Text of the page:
Divine Mercy Q&A

On The God Who Never Quits

Have you ever wondered whether the Lord's plan for you was to put you in just the right place at just the right time? That's what one of our readers, Jeannine, recently felt as something unexpected happened right before her eyes:

What Do You Want Me to Do, Lord?

One of our regular readers, Bronwen, recently sent me the following question, which surely must have puzzled each one of us at one time or another:

The Quandary for Catholics: Part Three

The following is the third in a three-part series. Read part 1 and part 2.

Saint Faustina Kowalska writes in her Diary of a terrifying prophecy that she received from Jesus:

The Quandary for Catholics

A while back I received a question that I have been reluctant to answer. The questioner simply wanted to know if Catholic social teaching and the Divine Mercy message could help her decide whom to vote for in the upcoming presidential election.

She wrote: "McCain seems to be the candidate who cares more about protecting the lives of unborn children, while Obama seems to be the one who cares more about helping the poor. The Church, and St. Faustina, encourages me to care about both. So what's a Catholic to do in these circumstances?"

Knowing What a Human Being is Makes a Big Difference!

After my last column, someone named Peter wrote the following critique and e-mailed it to me: "Nice lecture on human beings as body-soul creatures. But I still wonder what difference it all makes."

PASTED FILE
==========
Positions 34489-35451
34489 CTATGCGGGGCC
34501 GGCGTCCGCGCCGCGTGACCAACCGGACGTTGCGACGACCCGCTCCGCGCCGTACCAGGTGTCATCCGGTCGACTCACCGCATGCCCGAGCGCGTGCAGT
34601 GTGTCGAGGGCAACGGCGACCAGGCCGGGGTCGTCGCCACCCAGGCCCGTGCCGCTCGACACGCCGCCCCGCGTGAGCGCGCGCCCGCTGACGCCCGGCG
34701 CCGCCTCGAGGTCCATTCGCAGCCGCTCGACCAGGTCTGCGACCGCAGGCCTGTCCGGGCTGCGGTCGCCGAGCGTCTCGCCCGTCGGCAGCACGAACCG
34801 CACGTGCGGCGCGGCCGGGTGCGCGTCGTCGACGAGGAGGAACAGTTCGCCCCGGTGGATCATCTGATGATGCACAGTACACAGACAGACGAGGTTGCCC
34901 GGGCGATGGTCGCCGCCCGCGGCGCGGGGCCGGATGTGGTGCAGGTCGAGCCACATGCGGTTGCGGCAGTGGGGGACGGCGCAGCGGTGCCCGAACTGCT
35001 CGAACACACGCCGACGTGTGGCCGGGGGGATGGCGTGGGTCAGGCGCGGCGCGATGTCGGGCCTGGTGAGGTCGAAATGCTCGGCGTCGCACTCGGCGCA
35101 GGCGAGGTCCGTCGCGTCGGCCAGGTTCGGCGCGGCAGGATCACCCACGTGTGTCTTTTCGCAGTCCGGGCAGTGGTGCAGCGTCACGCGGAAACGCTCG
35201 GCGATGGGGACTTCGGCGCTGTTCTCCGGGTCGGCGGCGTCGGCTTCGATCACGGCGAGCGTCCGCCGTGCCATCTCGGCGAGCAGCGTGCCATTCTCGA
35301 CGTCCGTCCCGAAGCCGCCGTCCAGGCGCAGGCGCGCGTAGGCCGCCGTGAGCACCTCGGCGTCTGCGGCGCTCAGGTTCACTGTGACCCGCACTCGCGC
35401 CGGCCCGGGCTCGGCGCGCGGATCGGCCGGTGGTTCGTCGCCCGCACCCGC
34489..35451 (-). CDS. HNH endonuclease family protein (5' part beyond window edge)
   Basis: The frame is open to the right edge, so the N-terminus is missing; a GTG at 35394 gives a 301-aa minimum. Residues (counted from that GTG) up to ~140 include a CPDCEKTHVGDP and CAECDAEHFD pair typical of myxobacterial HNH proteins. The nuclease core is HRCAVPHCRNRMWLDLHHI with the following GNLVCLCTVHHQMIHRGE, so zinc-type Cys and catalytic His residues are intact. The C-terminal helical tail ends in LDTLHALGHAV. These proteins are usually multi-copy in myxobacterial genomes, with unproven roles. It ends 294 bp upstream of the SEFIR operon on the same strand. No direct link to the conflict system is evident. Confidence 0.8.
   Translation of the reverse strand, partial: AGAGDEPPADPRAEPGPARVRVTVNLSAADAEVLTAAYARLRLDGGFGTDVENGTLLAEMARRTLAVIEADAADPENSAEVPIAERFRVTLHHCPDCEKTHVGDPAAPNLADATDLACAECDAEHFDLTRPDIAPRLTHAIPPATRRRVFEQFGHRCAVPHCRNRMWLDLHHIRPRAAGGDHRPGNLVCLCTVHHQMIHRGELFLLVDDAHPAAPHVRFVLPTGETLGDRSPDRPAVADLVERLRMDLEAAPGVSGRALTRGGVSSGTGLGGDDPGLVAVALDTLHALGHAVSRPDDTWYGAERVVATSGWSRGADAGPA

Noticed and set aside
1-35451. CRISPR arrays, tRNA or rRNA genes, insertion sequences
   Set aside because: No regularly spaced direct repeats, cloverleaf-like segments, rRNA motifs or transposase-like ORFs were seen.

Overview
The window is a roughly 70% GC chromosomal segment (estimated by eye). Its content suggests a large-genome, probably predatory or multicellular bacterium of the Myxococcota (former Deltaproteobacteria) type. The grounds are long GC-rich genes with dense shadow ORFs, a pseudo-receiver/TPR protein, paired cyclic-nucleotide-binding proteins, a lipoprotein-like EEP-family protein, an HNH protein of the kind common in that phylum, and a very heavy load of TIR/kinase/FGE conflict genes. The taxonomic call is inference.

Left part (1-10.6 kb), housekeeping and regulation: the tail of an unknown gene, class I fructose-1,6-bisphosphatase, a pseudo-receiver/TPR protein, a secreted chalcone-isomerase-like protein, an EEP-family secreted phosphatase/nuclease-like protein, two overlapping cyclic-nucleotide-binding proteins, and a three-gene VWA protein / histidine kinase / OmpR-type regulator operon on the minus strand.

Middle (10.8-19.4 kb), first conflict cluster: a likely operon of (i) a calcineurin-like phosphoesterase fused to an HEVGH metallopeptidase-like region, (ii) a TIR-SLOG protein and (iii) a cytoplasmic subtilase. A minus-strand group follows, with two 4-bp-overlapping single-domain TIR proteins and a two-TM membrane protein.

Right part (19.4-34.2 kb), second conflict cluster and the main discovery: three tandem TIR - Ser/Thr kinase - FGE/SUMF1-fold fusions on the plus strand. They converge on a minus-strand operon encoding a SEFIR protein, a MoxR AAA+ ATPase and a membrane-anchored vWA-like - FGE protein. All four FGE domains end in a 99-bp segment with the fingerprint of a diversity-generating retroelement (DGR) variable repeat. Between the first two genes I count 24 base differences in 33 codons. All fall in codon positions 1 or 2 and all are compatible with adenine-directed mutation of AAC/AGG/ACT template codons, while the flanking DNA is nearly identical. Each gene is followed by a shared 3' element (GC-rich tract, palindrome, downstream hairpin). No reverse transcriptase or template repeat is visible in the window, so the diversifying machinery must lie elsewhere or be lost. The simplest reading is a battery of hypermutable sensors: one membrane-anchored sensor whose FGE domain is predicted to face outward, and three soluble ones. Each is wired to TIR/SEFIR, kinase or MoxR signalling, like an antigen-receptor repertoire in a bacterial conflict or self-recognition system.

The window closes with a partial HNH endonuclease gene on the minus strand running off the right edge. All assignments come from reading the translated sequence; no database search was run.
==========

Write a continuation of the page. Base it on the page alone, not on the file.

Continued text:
I will try my best to explain why it really does make a big difference, Peter.

Let's summarize last week: According to the Catholic Tradition, and our principal theologian St. Thomas Aquinas, a human being is a creature made up of an immaterial soul (with the capacity for rational thought and voluntary choice) closely united to a material body.

We Really Are 'Soul Brothers'

I am sure that many of my readers have seen films from the 1970s in which someone goes to a ghetto in an inner city and the African-Americans there greet one another as "soul brother." We may laugh at such language today, but do you realize how appropriate that description is? We are, in fact, "soul brothers (and sisters)"!

In recent months, I have had several questions come in about what we mean in the Catholic Faith by the word "soul." For example, one of our readers named Gerry asked:

More on Reading Your Bible in the School of the Saints

In last week's column we reviewed some of the wisdom of St. Faustina and the saints regarding how to organize and begin regular times of Bible reading "in the Holy Spirit." Let's finish up this topic now with a look at the actual process of meditating on God's Word.